By Buck Quayle
Thinking of a newspaper update from Maui, I was surfing the web when I discovered this excellent story by Valerie Muroki. She called it "Maui's Newspaper Wars" and it was published in the Haleakala Times. This paper, which you can read online, occupies the equivalent position of "my" old Lahaina Sun.
While, in my mind, I was never at war with the staid Maui News-whose reporting was accurate-I just wanted to shake things up. In this respect, the publisher of The Lahaina Sun, Don Graydon, and I were two peas in a pod. We were cloned. While contesting and proding-in the middle of every fight on the island-we also tried to write to entertain.
Valerie said we were the first of a long line of newspapers to take on the Maui News-and she's right. Our generalized reception from the people of Maui was-not just good-but fantastic. For a while-on Wednesdays-Don and I and artist Dave Brand, would deliver the newspaper ourselves from my portable-bedroom van. Our laughting and smiling reception at each delivery point helped keep us going all week.
But now let me present you with Valerie's text-where she puts everything in perspective and brings us up-to-date.
By Valerie Muroki
Published in Haleakala Times, available online at haleakalatimes.com
In 1834, Maui’s first newspaper was printed on a missionary-installed press in Lahaina. Did newspapers affect the history of Hawaii? American domination in the islands was surely influenced by the early press, since the printed word carried the weight of the public’s acceptance. Until recent years, when television wooed us away with its considerable influence.
Nevertheless, it was over newspapers that the framers of the Constitution underscored the right to freedom of speech: freedom to inform the public as to the facts of government and politics, facts that would affect people’s lives, livelihood and decision-making. An informed public can govern itself. The Role of Newspapers in Hawaii, by Helen Geracimos Chapin (UH Press, 1996).
I ask myself: If I wanted to influence people, politics, Maui’s unfolding growth and development, how would I do it? Run for office? Naw! Who’d listen to my campaign speeches? Maybe I could try talk radio? There’s lots of stations; but most people want music, or to be amused. Own a newspaper? Well, certainly!
I asked myself that question during the 1990s when I was writing for several local rags: The South Maui Times (under publisher Kirk Munroe), Haleakala Times (I don’t have to introduce Ken Pinsky to you!); The South Maui Weekly (one of its AKA’s, under Ron Winkler, with Mainlander Bill Sniffen); the ill-fated Maui Tribune (under my former and once-again editor Alan Isbell, backed by the man-with-the-southern-drawl ‘n cowboy boots, Danny McDaniel), which had a short run of five months before lack of business oversight drove it into the ground.
Anyone who publishes a newspaper has to ask what they would want to say to the public – and by what right they get to say it.
All newspaper publishers balance their roles as public servant, strongly opinionated member of the community, and businessperson trying to make money from advertisers.
Maui has had its own history of newspapers come and gone, and their publishers and editors of various stripes and leanings.
One Maui paper, from the beginning, seems to have sought the role of the establishment, gathering government, legal and other official notices, publishing the local weather forecasts, and offering an overview of a scattering of public meetings and community dissentions. Staid and compliant, The Maui News reporters and photographers are admitted as a matter of course to gatherings both public and quasi-private; The Maui News doesn’t rock the power boat.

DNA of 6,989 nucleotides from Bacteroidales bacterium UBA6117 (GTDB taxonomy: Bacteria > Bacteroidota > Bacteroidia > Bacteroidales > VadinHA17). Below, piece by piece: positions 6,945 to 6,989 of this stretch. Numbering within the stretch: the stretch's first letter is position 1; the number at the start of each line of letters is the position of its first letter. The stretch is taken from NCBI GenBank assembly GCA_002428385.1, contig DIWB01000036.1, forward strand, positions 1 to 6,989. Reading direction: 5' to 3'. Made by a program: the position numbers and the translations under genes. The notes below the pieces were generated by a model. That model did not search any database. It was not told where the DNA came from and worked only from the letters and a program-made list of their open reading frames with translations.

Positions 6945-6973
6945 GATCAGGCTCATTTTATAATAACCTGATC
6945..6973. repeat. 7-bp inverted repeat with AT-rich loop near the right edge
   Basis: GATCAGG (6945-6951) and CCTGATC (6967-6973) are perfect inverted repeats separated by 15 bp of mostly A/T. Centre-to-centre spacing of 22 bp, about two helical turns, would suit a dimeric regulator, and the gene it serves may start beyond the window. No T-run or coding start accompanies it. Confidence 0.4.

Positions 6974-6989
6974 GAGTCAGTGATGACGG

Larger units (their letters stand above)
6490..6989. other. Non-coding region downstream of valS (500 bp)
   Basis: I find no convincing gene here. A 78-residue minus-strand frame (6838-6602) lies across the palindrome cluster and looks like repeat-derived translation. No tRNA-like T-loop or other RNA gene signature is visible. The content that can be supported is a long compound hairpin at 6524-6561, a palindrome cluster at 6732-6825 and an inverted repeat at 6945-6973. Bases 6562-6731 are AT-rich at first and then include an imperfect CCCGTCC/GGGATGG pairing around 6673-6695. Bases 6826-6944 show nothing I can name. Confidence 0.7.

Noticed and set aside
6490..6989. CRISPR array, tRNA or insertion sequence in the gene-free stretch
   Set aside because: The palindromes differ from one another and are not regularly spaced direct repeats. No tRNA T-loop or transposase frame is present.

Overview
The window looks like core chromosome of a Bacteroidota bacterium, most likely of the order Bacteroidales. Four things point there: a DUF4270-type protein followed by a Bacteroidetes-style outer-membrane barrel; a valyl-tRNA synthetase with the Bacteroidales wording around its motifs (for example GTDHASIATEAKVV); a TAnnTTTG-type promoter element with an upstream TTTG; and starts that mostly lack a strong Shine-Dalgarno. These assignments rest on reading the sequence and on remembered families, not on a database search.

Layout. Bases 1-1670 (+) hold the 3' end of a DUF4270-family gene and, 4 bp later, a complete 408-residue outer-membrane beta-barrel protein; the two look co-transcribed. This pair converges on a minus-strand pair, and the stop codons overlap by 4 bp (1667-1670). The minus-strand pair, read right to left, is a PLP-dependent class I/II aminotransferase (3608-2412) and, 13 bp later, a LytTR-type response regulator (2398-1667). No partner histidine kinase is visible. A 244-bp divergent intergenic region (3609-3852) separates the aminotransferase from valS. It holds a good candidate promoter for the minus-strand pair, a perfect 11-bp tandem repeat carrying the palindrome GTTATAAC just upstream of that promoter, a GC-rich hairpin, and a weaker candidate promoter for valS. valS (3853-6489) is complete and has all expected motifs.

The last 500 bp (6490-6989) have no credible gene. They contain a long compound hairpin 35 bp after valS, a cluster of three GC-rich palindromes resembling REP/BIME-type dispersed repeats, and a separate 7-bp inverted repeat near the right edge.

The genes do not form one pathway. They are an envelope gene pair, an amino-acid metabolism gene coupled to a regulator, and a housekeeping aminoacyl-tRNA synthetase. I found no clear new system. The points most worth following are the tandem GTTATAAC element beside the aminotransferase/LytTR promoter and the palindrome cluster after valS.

Across a thin line drawn in Maui’s red country soil stands the less complacent Haleakala Times, which on the one hand offers itself as a community forum, and at other times peeks behind the curtain to give its readers a different view of power-and-money shenanigans cooking up another meaty stew out of Maui’s rich, fleshy bones.
Establishment papers can be expected to float on middle-of-the-road money, and big money, belonging to powerful people who want the opportunity to paint their picture for the public.
As Ken Pinsky says in his editorial today, advertising dollars are split many ways. So how does a news journal stay in business?
It’s not easy for the opposition press to maintain. What major developer that you know will throw his (her) money into advertising in Maui’s “warn-the-public” small press? Where the big bucks don’t show up, there, one might surmise, is a truly independent newspaper.
Let’s follow our island newspaper industry. The Maui News: Founded in 1900, basically unopposed until the 1970s (when a couple of the little “independents” were brash enough to draw the public’s – and advertisers’ – attention).
The Lahaina Sun : Buck Quayle, Sharmen Graydon, Don Graydon, David Brann.
The two “upstarts” were, first,the Lahaina Sun (1970-82), considered the voice for the newly arriving hippies and other assorted haole. But owner Don Graydon’s paper was read, and did make an impact; his “April Fools” editions are still recalled by long-time Maui residents. Graydon sold the paper to radio station owner Kirk Munroe, who saw the publication crash shortly after he took over, and after only a dozen years of operation.
A brief candle flame, burning but a year (1977-78), the Valley Isle entered the scene to take on a powerful giant, Big Isle rancher and politically well-connected Larry Mehau; but little “David” was attacked not only by its target but also by mainstream media in Honolulu. Owner-publisher Rick Reed, with no money for a high-powered lawyer, represented himself in court. In the end, he was not convicted of libel, after all.
The Haleakala Times has stood for some years now facing another competitor, a newspaper more its own size than The Maui News.
It’s The Maui Weekly, first known as the South Maui Times, started in Kihei by Kirk Munroe, after the failed Sun collapsed. The SMT expressed Munroe’s desire to entertain Kihei’s business interests, meet local south coast residents’ informational needs (Kihei is the fastest growing community in the state, remember), and become a financial success. Under Editor Alan Isbell, the paper gained community support and interest, with Munroe giving free rein to Isbell’s passion for an eclectic mixture of digging into the serious issues and displaying an appreciation for the colorful residents of South Maui.